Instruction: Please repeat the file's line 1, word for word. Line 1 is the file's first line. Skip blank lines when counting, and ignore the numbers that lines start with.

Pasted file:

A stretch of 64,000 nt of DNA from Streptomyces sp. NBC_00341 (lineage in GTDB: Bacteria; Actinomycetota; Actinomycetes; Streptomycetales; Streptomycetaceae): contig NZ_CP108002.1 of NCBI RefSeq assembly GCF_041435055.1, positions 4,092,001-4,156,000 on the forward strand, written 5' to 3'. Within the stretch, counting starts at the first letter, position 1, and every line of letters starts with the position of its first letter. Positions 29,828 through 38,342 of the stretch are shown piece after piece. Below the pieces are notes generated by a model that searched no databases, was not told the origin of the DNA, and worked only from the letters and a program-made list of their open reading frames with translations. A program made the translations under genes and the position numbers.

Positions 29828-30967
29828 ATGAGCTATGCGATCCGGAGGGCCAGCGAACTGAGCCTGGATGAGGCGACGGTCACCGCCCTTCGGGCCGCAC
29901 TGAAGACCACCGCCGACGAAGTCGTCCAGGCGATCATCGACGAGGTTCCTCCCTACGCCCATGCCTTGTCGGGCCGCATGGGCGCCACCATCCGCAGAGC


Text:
A stretch of 64,000 nt of DNA from Streptomyces sp. NBC_00341 (lineage in GTDB: Bacteria; Actinomycetota; Actinomycetes; Streptomycetales; Streptomycetaceae): contig NZ_CP108002.1 of NCBI RefSeq assembly GCF_041435055.1, positions 4,092,001-4,156,000 on the forward strand, written 5' to 3'. Within the stretch, counting starts at the first letter, position 1, and every line of letters starts with the position of its first letter. Positions 29,828 through 38,342 of the stretch are shown piece after piece. Below the pieces are notes generated by a model that searched no databases, was not told the origin of the DNA, and worked only from the letters and a program-made list of their open reading frames with translations. A program made the translations under genes and the position numbers.